Organic Farming Supported by Oglala Lakota CollegeAug 15th, 1993 | By jgrayreddish | Category: 5-2: Leadership, Tribal College News
Oglala Lakota College is taking part in the growing organic farming movement by joining in a unique partnership with Bonn University in Germany. Working together, they are learning to to grow a better tomato, as well as build a bridge between the vastly different cultures.
The program began in the late 1980’s after Leonard Little Finger, a tribal member with an interest in organic gardening, wrote to Dr. Weltzein at the University of Bonn about his organic gardening ideas. Intrigued, Dr. Weltzein visited Little Finger, and the idea of an international exchange was born.
In summer 1991, Martin Baumgart traveled from Germany to spend three weeks on the reservation teaching cover cropping and compost making. By that fall, the organic gardening group arranged for the program to be part of the Oglala Lakota College curriculum.
The first college-sponsored exchange program occurred in summer 1992. Taught by Baumgart, five German and nine Lakota students took part, earning an 18 credit-hour certificate of completion. That fall, several Lakota students traveled for three weeks to various organic agricultural farms in Germany via DAAD (translated in English to German Academic Foreign Exchange Program), an organization that funds international exchange programs.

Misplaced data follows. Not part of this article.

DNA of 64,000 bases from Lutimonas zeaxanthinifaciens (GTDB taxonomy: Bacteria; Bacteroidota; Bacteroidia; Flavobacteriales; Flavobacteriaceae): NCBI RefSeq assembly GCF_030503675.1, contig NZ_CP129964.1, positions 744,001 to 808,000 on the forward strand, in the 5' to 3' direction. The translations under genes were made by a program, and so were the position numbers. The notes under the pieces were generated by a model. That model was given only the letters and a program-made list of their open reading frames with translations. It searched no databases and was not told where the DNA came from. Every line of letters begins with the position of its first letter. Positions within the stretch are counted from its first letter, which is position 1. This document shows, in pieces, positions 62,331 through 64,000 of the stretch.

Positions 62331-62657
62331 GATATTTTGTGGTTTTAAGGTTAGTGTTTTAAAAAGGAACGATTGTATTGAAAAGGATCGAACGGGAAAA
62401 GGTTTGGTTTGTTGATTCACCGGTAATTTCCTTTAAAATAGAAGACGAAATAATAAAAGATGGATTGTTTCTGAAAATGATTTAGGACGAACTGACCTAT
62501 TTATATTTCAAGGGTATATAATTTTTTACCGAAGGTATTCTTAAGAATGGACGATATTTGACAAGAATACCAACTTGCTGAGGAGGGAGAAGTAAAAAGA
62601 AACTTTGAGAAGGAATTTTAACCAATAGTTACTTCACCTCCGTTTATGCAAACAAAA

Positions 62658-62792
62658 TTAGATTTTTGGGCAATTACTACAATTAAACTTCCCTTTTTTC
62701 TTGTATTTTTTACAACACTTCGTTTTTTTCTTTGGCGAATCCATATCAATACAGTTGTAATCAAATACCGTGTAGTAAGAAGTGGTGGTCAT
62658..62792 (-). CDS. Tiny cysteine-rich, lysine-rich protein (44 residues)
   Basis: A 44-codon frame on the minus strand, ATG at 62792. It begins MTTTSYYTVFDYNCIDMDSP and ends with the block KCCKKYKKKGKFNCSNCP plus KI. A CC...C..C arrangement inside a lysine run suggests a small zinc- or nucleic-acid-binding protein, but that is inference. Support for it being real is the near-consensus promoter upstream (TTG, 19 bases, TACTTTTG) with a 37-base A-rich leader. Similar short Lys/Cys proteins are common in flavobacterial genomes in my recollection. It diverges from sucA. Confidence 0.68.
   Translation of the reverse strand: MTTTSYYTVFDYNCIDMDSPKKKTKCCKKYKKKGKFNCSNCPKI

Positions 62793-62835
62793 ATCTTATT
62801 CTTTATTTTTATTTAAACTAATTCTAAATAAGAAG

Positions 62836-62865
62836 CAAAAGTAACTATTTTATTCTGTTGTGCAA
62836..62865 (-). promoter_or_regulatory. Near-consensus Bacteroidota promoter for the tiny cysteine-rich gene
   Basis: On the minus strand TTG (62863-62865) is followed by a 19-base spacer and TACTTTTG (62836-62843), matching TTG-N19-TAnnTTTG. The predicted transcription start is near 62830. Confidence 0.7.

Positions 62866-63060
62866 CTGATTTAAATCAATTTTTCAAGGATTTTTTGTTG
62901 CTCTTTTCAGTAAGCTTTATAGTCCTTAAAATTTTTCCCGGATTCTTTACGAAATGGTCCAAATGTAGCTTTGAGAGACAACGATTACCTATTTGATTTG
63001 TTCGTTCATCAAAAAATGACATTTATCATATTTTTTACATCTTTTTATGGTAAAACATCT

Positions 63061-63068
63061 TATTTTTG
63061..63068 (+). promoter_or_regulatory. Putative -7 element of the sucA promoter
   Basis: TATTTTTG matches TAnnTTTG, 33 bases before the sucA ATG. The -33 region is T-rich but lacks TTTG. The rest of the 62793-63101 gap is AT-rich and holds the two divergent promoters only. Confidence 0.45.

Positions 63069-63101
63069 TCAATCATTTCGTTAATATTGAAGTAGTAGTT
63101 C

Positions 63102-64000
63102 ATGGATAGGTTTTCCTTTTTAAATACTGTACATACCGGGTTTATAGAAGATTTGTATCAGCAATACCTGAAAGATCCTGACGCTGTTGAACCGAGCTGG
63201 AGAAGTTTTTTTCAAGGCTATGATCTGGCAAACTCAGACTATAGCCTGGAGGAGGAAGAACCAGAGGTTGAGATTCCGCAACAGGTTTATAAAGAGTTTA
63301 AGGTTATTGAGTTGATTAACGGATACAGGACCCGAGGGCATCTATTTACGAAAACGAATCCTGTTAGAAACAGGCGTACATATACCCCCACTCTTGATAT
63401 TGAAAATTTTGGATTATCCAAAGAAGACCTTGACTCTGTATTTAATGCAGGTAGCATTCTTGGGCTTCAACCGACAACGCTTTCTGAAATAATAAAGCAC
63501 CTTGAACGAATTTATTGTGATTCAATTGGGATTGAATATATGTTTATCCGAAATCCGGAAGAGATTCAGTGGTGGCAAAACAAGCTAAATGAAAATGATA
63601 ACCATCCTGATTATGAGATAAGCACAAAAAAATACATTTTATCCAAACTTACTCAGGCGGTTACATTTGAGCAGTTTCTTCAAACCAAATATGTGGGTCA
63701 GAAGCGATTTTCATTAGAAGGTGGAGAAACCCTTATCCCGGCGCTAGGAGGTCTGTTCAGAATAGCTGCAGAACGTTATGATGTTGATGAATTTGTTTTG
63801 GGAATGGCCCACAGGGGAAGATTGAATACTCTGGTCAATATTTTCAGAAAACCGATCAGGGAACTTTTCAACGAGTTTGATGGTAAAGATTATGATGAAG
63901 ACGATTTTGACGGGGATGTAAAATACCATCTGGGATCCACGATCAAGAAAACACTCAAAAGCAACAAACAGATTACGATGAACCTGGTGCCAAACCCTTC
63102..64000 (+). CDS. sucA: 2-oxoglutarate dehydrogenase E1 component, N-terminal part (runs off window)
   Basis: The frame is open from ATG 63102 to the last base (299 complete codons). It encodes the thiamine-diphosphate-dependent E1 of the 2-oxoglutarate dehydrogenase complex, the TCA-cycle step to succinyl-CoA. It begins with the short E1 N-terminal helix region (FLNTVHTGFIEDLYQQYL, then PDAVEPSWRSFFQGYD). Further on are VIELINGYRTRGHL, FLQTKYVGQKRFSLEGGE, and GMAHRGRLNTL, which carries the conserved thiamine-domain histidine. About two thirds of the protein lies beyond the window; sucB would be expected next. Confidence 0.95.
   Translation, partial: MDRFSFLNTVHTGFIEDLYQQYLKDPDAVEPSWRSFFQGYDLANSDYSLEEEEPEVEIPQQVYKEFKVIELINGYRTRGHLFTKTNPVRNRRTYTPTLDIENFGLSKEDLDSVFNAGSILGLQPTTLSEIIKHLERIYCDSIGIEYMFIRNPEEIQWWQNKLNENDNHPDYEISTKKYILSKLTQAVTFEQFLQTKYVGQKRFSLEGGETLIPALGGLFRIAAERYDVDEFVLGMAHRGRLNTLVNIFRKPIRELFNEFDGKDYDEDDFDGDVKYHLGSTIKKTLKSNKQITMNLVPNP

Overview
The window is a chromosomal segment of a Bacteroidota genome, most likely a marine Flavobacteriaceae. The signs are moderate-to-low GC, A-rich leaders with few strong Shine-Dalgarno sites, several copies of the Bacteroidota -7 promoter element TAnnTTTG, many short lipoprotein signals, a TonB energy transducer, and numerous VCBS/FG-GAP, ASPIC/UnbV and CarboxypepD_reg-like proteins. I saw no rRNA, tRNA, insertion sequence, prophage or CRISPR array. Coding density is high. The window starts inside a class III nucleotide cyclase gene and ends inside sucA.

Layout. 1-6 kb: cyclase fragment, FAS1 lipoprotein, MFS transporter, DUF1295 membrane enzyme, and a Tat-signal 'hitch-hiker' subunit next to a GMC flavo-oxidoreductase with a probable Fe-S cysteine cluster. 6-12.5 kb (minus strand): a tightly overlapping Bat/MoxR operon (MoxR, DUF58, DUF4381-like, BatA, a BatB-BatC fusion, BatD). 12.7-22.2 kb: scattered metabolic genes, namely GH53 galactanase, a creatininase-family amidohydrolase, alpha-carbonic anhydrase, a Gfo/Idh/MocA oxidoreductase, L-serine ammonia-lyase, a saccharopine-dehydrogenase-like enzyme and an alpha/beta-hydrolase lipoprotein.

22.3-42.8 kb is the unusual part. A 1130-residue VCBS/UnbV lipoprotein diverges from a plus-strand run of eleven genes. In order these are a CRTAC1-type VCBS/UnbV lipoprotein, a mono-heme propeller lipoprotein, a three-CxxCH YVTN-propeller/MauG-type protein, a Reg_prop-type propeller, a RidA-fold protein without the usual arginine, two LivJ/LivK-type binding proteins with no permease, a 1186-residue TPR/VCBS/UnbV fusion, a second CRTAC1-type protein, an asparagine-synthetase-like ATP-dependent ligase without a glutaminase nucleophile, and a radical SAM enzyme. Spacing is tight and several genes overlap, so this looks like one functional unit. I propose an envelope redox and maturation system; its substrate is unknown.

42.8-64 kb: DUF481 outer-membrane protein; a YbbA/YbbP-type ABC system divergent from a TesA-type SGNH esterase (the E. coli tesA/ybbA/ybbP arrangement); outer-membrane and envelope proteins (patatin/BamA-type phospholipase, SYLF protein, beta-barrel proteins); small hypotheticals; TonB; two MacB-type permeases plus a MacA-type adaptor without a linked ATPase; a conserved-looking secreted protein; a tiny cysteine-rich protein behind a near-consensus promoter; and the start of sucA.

In summer 1993, the organic garden program grew into a two-year applied science degree. Courses cover organic gardening skills, general science, business, English, Lakota studies and animal science.
However, the German-Lakota program has generated more than just academic learning. It also emphasizes cultural understanding.
As Leslie Rae Henry, director of the organic gardening program at Oglala College, states: “The interaction between the Germans and the Lakota people the first year was interesting. Initially, the German students were shocked about the conditions [on the reservation]. There also were cultural differences in work ethic.”
The “work-a-holic” German students did not understand the Lakota students who tended “to watch and adapt those work techniques that work best for them rather than following everything exactly,” Henry says.
However, Henry points out that by the end of the first three week session, the students interacted much like a family.
“Towards the end of the session, both groups had picked up characteristics from the other culture. For instance, the Germans were more relaxed if ideas they offered were not adopted right away.”